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An Electronic Screening and Brief Intervention for Hazardous and Harmful Drinking Among Swedish University Students: Reanalysis of Findings From a Randomized Controlled Trial Using a Bayesian Framework
Linköping University, Department of Medical and Health Sciences, Division of Community Medicine. Linköping University, Faculty of Medicine and Health Sciences.ORCID iD: 0000-0002-8678-1164
2019 (English)In: Journal of Medical Internet Research, ISSN 1438-8871, E-ISSN 1438-8871, Vol. 21, no 12, article id e14420Article in journal (Refereed) Published
Abstract [en]

Background: Due to a resurgent debate on the misuse of P values, the Journal of Medical Internet Research is hosting a standing theme issue inviting the reanalysis of (primarily digital health) trial data using a Bayesian framework. This first paper in this series focuses on an electronic screening and brief intervention (eSBI), targeting harmful and hazardous alcohol consumption, which student health care centers across Sweden have routinely administerd to all students during the past decade. The second Alcohol Email Assessment and Feedback Study Dismantling Effectiveness for University Students (AMADEUS-2) trial aimed to assess the effect of the eSBI on alcohol consumption among students who were harmful and hazardous drinkers. A two-arm randomized controlled trial design was employed, randomizing eligible participants to either a waiting list or direct access to an eSBI. Follow-up assessments were conducted 2 months after randomization. Subsequent analysis of the trial followed the conventional null hypothesis approach, and no statistical significance was found between groups at follow-up with respect to the number of standard drinks consumed weekly. However, in an unspecified sensitivity analysis, it was discovered that removing three potential outliers made the difference between the groups significant.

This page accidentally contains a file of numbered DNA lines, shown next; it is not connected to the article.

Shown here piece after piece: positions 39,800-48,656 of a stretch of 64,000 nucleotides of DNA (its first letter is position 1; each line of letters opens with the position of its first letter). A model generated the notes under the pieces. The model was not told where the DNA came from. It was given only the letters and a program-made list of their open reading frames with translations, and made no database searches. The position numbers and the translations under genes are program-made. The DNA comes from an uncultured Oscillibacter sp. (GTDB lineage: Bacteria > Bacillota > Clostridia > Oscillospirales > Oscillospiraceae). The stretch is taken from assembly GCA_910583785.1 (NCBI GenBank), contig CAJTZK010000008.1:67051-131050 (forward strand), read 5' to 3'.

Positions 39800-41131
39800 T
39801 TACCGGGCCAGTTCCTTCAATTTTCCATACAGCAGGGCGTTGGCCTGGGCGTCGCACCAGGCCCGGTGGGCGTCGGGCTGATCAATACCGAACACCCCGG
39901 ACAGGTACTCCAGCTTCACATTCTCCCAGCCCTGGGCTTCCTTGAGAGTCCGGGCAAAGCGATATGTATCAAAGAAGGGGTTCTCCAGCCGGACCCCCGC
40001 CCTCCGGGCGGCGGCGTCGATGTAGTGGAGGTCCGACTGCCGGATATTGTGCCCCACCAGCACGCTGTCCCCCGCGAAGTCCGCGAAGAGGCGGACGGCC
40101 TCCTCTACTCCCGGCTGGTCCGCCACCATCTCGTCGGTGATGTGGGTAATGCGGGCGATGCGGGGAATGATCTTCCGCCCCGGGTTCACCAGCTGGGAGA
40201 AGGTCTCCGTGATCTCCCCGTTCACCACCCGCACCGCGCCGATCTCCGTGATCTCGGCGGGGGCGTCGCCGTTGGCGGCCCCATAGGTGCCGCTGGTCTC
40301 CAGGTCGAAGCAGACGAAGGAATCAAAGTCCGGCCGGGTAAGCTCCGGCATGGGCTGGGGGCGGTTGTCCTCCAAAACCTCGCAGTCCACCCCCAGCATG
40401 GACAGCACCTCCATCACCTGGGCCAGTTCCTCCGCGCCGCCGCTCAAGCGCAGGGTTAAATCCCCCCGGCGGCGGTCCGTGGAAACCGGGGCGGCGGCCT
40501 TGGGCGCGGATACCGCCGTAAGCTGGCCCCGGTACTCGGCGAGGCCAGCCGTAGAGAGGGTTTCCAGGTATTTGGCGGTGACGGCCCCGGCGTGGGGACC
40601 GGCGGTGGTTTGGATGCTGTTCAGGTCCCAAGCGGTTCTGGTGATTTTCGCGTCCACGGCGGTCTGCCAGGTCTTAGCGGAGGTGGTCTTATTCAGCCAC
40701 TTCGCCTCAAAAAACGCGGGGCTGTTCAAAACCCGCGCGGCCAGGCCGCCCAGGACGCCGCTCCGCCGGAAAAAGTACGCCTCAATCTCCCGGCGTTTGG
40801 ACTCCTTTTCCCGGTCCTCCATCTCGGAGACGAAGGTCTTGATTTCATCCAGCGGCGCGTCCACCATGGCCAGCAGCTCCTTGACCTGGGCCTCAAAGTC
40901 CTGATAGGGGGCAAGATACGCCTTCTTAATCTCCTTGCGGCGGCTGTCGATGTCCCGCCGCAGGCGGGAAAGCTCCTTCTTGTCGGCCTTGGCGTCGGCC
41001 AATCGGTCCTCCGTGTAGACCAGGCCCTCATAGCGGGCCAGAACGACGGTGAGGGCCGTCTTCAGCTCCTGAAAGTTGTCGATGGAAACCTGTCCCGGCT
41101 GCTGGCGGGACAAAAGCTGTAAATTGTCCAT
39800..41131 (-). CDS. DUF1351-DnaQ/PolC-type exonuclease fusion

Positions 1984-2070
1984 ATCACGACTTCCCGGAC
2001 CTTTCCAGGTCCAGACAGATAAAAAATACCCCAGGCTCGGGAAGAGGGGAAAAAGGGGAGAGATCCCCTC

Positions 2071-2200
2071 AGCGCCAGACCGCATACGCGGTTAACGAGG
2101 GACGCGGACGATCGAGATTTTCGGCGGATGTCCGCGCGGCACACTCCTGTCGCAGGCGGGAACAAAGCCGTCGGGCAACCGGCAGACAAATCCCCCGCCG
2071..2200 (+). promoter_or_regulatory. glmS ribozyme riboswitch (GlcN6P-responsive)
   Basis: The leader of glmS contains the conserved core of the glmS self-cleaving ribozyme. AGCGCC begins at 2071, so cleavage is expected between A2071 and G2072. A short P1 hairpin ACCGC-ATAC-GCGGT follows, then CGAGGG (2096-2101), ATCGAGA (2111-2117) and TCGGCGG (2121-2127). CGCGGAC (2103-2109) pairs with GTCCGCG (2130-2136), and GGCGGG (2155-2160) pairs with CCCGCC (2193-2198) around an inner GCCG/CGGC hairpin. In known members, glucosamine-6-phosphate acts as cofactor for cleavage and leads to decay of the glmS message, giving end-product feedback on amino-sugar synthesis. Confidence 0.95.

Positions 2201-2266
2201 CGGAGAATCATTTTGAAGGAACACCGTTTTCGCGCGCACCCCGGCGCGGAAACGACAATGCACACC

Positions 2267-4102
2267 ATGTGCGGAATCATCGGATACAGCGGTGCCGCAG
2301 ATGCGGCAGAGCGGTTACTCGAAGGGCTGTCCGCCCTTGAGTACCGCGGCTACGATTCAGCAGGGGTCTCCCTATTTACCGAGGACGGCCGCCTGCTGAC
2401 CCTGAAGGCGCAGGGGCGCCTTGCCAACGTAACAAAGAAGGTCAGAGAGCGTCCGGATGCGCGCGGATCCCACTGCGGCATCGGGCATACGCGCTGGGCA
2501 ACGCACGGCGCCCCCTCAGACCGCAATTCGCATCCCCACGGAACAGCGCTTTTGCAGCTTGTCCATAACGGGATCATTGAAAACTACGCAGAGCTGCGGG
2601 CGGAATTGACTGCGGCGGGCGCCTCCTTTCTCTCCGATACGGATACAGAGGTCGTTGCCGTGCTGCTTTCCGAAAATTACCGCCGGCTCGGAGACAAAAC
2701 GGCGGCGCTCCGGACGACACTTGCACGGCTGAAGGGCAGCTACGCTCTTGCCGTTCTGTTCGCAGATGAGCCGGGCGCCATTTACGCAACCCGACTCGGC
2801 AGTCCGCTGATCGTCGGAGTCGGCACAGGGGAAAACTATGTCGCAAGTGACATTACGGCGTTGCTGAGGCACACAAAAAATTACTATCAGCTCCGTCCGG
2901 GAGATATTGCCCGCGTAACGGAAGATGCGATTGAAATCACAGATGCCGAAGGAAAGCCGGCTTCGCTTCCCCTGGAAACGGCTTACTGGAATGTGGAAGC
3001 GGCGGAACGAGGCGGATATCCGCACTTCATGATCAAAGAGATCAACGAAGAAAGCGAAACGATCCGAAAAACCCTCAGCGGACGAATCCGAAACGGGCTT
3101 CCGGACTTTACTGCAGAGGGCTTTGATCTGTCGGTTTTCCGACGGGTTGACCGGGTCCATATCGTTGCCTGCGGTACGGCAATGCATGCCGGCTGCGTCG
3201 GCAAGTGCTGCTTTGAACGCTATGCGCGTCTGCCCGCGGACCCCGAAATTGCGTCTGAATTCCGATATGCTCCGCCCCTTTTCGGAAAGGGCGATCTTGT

Objective: The objective of this study is to reperform the primary and sensitivity analysis of the AMADEUS-2 trial using a Bayesian framework and to compare the results with those of the original analysis.

Methods: The same regression models used in the original analysis were employed in this reanalysis (negative binomial regression). Model parameters were given uniform priors. Markov chain Monte Carlo was used for Bayesian inference, and posterior probabilities were calculated for prespecified thresholds of interest.

Results: Null hypothesis tests did not identify a statistically significant difference between the intervention and control groups, potentially due to a few extreme data points. The Bayesian analysis indicated a 93.6% probability that there was a difference in grams of alcohol consumed at follow-up between the intervention and control groups and a 71.5% probability that the incidence rate ratio was <0.96. Posterior probabilities increased when excluding three potential outliers, yet such post hoc analyses were not necessary to show the preference toward offering an eSBI to harmful and hazardous drinkers among university students.

Conclusions: The null hypothesis framework relies on point estimates of parameters. P values can therefore swing heavily, depending on a single or few data points alone, casting doubt on the value of the analysis. Bayesian analysis results in a distribution over parameter values and is therefore less sensitive to outliers and extreme values. Results from analyses of trials of interventions where small-to-modest effect sizes are expected can be more robust in a Bayesian framework, making this a potentially better approach for analyzing digital health research data.

Place, publisher, year, edition, pages
Toronto, Canada: J M I R Publications, Inc. , 2019. Vol. 21, no 12, article id e14420
Keywords [en]
Bayesian analysis; telemedicine; digital health; internet interventions; alcohol; randomized controlled trial
National Category
Public Health, Global Health, Social Medicine and Epidemiology
Identifiers
URN: urn:nbn:se:liu:diva-162806DOI: 10.2196/14420ISI: 000503373400001PubMedID: 31845903Scopus ID: 2-s2.0-85076110533OAI: oai:DiVA.org:liu-162806DiVA, id: diva2:1380484
Available from: 2019-12-18 Created: 2019-12-18 Last updated: 2020-01-22Bibliographically approved

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